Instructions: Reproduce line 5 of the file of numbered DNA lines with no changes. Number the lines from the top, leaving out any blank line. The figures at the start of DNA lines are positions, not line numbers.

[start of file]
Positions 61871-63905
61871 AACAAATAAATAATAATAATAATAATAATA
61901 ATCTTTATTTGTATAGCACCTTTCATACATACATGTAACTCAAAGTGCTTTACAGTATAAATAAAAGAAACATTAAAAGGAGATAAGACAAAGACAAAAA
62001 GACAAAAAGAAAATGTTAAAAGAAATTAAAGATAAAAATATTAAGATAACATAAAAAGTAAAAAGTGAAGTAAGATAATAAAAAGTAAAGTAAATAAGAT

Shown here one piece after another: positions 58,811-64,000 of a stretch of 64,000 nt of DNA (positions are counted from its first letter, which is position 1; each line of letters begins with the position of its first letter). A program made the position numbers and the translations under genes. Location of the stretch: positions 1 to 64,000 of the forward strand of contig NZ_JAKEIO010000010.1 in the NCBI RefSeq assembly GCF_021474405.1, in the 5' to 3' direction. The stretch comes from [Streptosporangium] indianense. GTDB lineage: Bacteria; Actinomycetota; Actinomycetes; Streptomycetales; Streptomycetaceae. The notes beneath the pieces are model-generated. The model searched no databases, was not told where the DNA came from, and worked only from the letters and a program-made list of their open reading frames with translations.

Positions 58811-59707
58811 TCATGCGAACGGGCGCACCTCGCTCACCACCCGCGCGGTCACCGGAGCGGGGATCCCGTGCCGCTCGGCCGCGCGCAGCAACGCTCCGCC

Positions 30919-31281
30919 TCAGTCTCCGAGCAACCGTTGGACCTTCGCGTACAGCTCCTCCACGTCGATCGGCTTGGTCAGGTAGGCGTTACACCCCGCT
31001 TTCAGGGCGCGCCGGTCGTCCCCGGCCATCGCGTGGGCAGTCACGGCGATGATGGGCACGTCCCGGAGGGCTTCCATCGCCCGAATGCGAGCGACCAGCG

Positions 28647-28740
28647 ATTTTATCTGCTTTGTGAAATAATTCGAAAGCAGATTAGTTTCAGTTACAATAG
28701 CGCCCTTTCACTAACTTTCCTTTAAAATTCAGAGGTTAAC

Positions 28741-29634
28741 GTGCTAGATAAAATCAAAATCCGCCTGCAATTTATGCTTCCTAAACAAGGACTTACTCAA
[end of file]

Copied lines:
Shown here one piece after another: positions 58,811-64,000 of a stretch of 64,000 nt of DNA (positions are counted from its first letter, which is position 1; each line of letters begins with the position of its first letter). A program made the position numbers and the translations under genes. Location of the stretch: positions 1 to 64,000 of the forward strand of contig NZ_JAKEIO010000010.1 in the NCBI RefSeq assembly GCF_021474405.1, in the 5' to 3' direction. The stretch comes from [Streptosporangium] indianense. GTDB lineage: Bacteria; Actinomycetota; Actinomycetes; Streptomycetales; Streptomycetaceae. The notes beneath the pieces are model-generated. The model searched no databases, was not told where the DNA came from, and worked only from the letters and a program-made list of their open reading frames with translations.